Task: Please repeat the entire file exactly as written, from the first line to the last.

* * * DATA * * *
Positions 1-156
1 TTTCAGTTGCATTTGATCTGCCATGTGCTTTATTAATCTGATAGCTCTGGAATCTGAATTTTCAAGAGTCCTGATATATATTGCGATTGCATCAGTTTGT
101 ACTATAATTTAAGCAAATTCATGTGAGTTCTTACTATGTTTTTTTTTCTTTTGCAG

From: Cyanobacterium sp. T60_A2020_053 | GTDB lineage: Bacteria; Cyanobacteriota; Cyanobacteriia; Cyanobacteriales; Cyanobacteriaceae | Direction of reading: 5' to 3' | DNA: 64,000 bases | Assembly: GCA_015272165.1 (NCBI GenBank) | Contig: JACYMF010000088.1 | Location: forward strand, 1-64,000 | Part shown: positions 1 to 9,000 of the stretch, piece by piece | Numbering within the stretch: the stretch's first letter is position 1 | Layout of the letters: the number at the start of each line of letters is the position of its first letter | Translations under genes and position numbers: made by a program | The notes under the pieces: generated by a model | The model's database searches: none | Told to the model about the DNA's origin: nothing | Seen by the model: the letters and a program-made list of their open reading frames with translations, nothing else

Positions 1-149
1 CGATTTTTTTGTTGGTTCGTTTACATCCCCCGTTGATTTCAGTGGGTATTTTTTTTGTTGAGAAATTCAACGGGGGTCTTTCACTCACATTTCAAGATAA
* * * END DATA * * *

Positions 1-156
1 TTTCAGTTGCATTTGATCTGCCATGTGCTTTATTAATCTGATAGCTCTGGAATCTGAATTTTCAAGAGTCCTGATATATATTGCGATTGCATCAGTTTGT
101 ACTATAATTTAAGCAAATTCATGTGAGTTCTTACTATGTTTTTTTTTCTTTTGCAG

From: Cyanobacterium sp. T60_A2020_053 | GTDB lineage: Bacteria; Cyanobacteriota; Cyanobacteriia; Cyanobacteriales; Cyanobacteriaceae | Direction of reading: 5' to 3' | DNA: 64,000 bases | Assembly: GCA_015272165.1 (NCBI GenBank) | Contig: JACYMF010000088.1 | Location: forward strand, 1-64,000 | Part shown: positions 1 to 9,000 of the stretch, piece by piece | Numbering within the stretch: the stretch's first letter is position 1 | Layout of the letters: the number at the start of each line of letters is the position of its first letter | Translations under genes and position numbers: made by a program | The notes under the pieces: generated by a model | The model's database searches: none | Told to the model about the DNA's origin: nothing | Seen by the model: the letters and a program-made list of their open reading frames with translations, nothing else

Positions 1-149
1 CGATTTTTTTGTTGGTTCGTTTACATCCCCCGTTGATTTCAGTGGGTATTTTTTTTGTTGAGAAATTCAACGGGGGTCTTTCACTCACATTTCAAGATAA